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Capt. Art Sapp Report- South Tide Sailfish

December 27, 2012

Typically, if a fisherman in South Florida was looking to catch sailfish, they would look for clean blue water moving north up the coast in a depth ranging from 100 to 200 feet.  Leading up to the inaugural Operation Sailfish Tournament all reports had green water moving south from Fort Pierce inlet to Hillsboro inlet all the way out to 300 feet.  This is the entire tournament boundary basically. 

Now some of the best tournament teams in the world were there to compete, so I was certain that someone would put together a good catch.  The first morning finally comes and of course it’s raining. Little did I know, the rain was going to be more than just a nuisance while loading bait and gear.  I decided to run south to Delray in hopes of finding some fish on some natural bottom.  Not long after lines in the releases started rolling in over the radio and all we had seen at that point was a small shark.  I received a phone call from a friend who was fun fishing just ten miles south of me that had a couple sails up already.  So off we went to see if we could get in on that action.  During the next two hours we managed 7 of 9 sails and were doing well in the tournament.  That is until the rain hit.  It probably would have been fine if not for the loss of the wind.  It was crazy; the wind went from a steady 20 knots to 0.  We struggled to present baits at all, much less well.  After an hour of bad conditions and being forced to listen to other competitors releasing fish, I couldn’t take it anymore.  We had to make a 45 mile run back to the north.  Now that wouldn’t have been so bad had the wind stayed down.  Of course it did not, and the waves used every bit of the wind to create a perfectly aggravating slop chop.  I probably shouldn’t complain as it only took an hour, thanks to our quad Verado powered 39 SeaVee.  None the less, that was a painful hour to lose.  We managed to release 4 more sails to land us in third place for the day.  Right were we wanted to be.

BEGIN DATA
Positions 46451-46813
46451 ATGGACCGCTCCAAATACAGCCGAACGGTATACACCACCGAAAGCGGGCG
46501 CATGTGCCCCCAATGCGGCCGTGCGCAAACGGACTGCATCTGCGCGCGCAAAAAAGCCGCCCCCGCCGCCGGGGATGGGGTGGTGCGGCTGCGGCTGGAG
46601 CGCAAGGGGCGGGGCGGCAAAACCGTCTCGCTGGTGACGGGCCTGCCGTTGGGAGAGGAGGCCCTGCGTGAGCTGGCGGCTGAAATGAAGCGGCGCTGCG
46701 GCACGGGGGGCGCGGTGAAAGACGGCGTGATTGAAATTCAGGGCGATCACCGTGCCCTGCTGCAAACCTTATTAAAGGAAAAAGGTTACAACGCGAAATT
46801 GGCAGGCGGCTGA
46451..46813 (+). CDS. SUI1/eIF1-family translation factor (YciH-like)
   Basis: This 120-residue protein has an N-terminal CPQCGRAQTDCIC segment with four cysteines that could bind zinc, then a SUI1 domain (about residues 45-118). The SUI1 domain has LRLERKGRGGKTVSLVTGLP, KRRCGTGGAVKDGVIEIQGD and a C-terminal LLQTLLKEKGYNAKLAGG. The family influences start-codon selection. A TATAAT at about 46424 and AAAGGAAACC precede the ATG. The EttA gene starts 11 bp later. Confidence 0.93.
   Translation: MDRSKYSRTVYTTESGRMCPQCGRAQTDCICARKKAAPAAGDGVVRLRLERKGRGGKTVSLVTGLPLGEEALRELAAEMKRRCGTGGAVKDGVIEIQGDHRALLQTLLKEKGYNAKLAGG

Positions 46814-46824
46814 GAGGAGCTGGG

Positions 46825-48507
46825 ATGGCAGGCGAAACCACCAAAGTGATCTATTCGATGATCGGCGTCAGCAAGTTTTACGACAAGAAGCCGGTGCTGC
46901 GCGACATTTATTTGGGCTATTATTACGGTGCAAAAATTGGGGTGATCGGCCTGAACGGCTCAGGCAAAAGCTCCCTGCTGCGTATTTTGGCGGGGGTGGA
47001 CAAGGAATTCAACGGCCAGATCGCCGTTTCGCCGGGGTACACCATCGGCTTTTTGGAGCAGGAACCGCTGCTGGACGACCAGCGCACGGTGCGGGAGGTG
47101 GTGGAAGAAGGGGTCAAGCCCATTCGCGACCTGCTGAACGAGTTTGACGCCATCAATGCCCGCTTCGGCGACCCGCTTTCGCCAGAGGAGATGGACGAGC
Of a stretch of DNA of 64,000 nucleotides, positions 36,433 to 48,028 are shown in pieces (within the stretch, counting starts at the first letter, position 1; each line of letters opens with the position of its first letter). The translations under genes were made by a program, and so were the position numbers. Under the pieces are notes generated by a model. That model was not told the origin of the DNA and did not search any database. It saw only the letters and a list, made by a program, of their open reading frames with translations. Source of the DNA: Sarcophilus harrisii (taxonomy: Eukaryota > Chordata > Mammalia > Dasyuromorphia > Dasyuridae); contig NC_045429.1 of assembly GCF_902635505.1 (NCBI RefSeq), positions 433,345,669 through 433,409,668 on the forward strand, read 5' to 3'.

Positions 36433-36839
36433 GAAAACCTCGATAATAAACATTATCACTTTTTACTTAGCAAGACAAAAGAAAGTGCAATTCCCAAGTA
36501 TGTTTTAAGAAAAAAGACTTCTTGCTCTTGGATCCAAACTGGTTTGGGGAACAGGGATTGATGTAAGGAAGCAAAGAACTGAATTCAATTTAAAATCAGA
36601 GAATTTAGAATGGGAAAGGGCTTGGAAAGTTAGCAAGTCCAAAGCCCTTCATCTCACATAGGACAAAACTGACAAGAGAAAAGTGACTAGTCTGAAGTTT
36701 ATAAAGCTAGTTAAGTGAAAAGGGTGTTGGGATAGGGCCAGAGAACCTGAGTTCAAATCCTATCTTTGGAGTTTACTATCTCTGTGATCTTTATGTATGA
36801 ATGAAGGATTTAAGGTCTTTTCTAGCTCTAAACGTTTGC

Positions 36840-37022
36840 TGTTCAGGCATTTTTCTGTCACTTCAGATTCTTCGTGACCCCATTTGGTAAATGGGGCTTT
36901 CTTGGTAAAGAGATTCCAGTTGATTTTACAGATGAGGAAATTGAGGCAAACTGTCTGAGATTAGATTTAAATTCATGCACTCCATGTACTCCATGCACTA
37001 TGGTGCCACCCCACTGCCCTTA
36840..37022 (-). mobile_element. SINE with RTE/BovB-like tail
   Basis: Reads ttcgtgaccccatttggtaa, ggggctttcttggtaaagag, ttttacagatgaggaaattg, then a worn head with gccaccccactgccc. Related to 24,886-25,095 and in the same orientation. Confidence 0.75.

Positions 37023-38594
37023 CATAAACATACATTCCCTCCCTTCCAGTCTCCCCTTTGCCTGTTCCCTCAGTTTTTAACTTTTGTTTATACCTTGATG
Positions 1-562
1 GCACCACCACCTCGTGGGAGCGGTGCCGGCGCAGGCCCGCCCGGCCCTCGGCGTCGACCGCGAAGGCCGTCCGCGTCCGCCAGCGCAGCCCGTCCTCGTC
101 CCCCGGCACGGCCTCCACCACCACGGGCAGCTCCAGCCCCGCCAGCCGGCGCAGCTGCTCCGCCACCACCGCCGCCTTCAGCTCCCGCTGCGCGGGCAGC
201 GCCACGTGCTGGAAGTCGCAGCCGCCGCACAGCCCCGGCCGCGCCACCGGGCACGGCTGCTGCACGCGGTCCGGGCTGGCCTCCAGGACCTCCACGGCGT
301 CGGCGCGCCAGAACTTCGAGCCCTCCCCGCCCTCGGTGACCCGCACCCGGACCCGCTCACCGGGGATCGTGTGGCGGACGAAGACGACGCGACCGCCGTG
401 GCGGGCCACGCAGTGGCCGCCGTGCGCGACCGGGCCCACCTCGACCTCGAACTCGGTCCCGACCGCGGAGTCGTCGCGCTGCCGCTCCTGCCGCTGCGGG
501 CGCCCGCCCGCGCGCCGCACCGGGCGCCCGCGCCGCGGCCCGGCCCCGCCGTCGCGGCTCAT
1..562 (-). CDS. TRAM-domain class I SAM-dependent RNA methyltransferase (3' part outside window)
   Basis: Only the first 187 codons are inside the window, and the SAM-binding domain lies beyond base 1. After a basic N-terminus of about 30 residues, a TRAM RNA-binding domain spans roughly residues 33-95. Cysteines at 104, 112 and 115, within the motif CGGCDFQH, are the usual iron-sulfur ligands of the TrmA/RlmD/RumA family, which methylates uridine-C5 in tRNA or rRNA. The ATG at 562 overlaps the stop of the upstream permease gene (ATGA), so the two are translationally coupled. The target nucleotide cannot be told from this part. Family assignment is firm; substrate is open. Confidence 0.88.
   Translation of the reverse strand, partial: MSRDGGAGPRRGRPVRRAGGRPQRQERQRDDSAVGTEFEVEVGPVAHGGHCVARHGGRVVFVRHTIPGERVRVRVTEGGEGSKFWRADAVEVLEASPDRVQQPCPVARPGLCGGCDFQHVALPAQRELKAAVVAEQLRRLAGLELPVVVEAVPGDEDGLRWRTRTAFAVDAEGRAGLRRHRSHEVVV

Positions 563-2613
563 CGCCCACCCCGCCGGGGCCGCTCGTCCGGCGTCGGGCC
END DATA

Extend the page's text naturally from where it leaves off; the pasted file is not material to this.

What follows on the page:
Day two started far more comfortably, no rain.  The goal was simple and obvious.  Despite the loss of one of our key members we needed to be as close to perfect as possible.  Once again, we set up in one area only to have to make a quick adjustment, this time to the north.  The hope for perfection ended fast as we missed our first shot.  Shortly thereafter we got it rolling with a double header. The odd thing about this day was the consistency at which we were cursing at the number of mahi that were eating our baits. It is hard to believe that that could ever be a problem, but in this case we wanted nothing to do with them.   As the day progressed we picked away at the sails to a tally of 9 for the day, even tying the lead boats.  With forty five minutes to go, the decision was made to make a move to the north to attempt to get away from the pack of boats in hopes of a multiple.  Somehow it worked, within seconds of stopping the boat we were tight with a double header.  Unfortunately, one fish pulled off and the second one took a little longer to catch than we would have liked. The last thirty minutes were full of hope and anticipation that never turned into a sailfish. 

Two days and 21 fish later we ended up with some great memories and a second place finish.  Not quite as good as last week, but certainly acceptable.


Capt. Art Sapp

Native Son Sport Fishing

954 444 0820

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